S/M-11 Venture 222 Sloop


Venture 222 Sloop

22' x 1 Ton, Centerboard Keel

12-Ft. Dia. Sea Anchor

Force 3-4 Conditions

File S/M-11, obtained from Harley L. Sachs, Houghton MI. - Vessel name Gamesmanship, hailing port Houghton, Venture 222 sloop, designed by Roger MacGregor, LOA 22' x LWL 18' 6" x Beam 7' 4" x Draft 4' 6" x 1 Ton - Centerboard swing-keel - Sea anchor: 12-ft. Diameter Para-Tech on 100' x 3/8" dia. nylon three strand rode, with 5/16" stainless steel swivel - No trip line - Deployed during passage of frontal trough in shallow water (7 fathoms) on Lake Superior with wind gusting to 20 knots - Vessel's bow yawed 10° with the swing-keel down and 45° with the swing-keel fully raised.

Way back in June 1988 Victor Shane sent a letter to the editor of Cruising World Magazine, asking for feedback on sea anchors and drogues. Mr. Harley Sachs read the letter and responded with the following feedback:

For your database: Vessel, MacGregor Venture 222 sailboat, swing keel, transom hung spade rudder, LOA 22 feet, weight about 2,000 lbs. Conventional wisdom (Chapman and the boating supply catalogs) suggested a 30-inch conical drogue sea anchor. This does not work with my boat.

My wife and I decided to test this equipment on a breezy day with four-five foot waves on Lake Superior. I launched the 30-inch cone from the bow on about fifty feet of line and lowered all sail. The boat assumed a position with the seas abeam and would not face into the waves no matter what the rudder position was. With the sea anchor shifted to the stern, the result was the same. The motion of the boat was violent and I could hardly move about on deck.

I hoisted a small riding sail on the back stay. This had an immediate, remarkable damping effect on the boat's motion but did not cure the beam-on attitude of the boat to the seas. The 30-inch conical drogue was pronounced a failure.

Sachs turned out to be a multi-faceted sailor who was, among other things, writing a book on nautical humor (Irma Quarterdeck Reports, Wescott Cove Publishing, 1990). Shane mentioned the similarity between his disappointing experience with the small cone and those documented by Adlard Coles in Heavy Weather Sailing, and then asked if Sachs would consent to trying out a 12-ft. diameter parachute sea anchor. This was to be a "controlled experiment" - same boat, same conditions, but a much larger sea anchor. He agreed, and Shane sent him the sea anchor. Three months later he tried it out in similar conditions and sent back the following report:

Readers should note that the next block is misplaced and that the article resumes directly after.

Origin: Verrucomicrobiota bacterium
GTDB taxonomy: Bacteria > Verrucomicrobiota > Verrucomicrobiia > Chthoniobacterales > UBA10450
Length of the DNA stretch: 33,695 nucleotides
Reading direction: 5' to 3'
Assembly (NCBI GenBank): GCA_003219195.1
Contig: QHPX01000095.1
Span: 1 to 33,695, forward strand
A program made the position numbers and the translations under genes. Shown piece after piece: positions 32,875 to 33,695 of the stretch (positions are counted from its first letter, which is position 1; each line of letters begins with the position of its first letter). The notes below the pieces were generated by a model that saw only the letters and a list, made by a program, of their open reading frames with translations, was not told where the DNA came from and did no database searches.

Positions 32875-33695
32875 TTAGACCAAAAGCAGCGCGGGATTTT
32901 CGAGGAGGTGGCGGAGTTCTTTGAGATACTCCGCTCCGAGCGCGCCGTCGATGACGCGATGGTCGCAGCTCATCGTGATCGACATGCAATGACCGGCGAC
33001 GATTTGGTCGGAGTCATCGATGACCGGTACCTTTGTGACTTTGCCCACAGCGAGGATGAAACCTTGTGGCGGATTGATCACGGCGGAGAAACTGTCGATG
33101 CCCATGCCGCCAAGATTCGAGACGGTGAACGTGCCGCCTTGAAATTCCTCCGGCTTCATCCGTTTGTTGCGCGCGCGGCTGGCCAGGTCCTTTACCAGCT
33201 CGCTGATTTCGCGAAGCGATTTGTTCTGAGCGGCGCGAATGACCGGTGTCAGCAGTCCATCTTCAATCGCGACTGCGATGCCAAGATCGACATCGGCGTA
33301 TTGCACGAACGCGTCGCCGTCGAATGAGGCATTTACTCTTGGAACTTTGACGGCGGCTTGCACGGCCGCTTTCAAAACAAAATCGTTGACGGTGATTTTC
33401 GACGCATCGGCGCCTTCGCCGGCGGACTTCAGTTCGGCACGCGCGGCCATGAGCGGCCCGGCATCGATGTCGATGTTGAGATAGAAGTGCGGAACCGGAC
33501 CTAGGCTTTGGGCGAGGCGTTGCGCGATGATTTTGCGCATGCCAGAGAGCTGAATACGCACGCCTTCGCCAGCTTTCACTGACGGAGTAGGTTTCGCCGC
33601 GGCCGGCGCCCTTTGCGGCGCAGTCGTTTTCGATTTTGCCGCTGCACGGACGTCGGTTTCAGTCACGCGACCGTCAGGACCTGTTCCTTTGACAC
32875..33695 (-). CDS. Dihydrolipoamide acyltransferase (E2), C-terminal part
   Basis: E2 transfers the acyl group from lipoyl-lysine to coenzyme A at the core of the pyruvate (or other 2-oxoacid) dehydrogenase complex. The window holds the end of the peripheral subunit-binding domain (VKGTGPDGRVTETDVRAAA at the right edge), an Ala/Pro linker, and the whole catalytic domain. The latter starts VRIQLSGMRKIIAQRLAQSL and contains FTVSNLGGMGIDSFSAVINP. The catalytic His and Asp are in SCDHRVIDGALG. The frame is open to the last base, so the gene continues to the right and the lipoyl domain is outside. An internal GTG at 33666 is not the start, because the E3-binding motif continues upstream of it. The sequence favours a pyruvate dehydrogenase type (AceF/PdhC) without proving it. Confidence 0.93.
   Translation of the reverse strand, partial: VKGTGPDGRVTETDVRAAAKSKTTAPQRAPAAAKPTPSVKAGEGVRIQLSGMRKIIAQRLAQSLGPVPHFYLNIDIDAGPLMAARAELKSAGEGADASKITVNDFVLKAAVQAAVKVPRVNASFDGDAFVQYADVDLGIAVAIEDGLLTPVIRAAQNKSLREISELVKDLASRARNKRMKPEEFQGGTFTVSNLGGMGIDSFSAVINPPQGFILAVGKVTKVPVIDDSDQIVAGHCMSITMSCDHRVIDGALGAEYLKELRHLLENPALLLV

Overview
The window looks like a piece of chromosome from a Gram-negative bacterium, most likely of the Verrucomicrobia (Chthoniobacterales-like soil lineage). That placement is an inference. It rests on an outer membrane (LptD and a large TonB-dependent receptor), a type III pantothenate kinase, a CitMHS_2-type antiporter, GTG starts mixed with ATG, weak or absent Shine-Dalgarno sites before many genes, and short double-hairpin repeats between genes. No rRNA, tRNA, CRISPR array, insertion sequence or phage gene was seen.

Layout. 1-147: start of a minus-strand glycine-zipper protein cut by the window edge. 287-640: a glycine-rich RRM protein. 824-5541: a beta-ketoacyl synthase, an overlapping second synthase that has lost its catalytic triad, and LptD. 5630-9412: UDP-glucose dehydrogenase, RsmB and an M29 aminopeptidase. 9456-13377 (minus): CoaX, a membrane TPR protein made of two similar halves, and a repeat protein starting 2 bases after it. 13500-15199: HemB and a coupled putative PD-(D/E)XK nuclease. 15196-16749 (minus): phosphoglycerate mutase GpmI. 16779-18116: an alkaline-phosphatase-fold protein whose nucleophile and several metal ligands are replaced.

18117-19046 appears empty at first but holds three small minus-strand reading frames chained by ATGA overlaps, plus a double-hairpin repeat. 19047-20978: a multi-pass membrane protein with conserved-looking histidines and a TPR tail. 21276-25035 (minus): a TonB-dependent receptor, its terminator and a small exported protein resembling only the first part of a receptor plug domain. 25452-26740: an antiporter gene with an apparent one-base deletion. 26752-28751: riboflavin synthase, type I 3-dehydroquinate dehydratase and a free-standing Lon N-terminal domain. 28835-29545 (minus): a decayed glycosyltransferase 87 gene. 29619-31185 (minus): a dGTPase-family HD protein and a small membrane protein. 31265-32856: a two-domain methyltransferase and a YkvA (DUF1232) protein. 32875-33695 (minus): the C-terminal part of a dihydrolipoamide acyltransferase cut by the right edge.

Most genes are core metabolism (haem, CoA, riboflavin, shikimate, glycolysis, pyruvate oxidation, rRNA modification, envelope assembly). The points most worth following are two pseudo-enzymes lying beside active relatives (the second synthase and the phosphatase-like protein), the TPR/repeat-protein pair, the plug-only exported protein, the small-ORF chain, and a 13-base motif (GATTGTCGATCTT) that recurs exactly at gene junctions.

Subject: Test of 12-ft. diameter para-anchor. With westerly winds gusting to 20 mph after the passage of a cold front, we motored offshore to a point outside the Lower Entry harbor on Keweenaw Bay of Lake Superior. With the engine shut off we drifted about 1 knot downwind with the wind and waves off the stern quarter, the same attitude I experienced when unsuccessfully testing my 30-inch conical drogue.

About a mile offshore, in about forty feet of water, I set up the 3/8" laid nylon rode to launch the para-anchor.... As instructed, I launched the float first, which functions as a pilot chute, drawing the para-anchor away from the boat as the boat drifts downwind. This could hardly be easier, for the chute slid overboard and in two or three minutes filled beautifully. Once it filled, it stuck in the water almost like a post and the Venture 222 bow came right up into the wind exactly.

With the keel down the Venture did not yaw more than 10°. With the keel retracted, there was 30°-45° of yaw, as the Venture bottom has almost no lateral resistance with the keel retracted. Rudder was tied amid-ships.CB
When retrieving the sea anchor, one cannot pull the anchor to the boat. One pulls the boat to the anchor, and that takes strength. I'm glad it wasn't a three ton vessel! Once I could reach the parachute strings, it was dead easy to spill the water out and haul it aboard. Took no effort at all, pulling one string. Once spilled, the para-anchor is a limp sack.

We did drift slightly with the anchor. In six minutes the bearing on the lighthouse half a mile away had shifted by ten degrees.... In spite of the holding power, the para-anchor is in a fluid, and the force exerted against it will cause it to slip through the water.

Apart from showing the improvement that can be expected with the use of sea anchor that is large enough, this file reveals something important about centerboards and swing keels as well.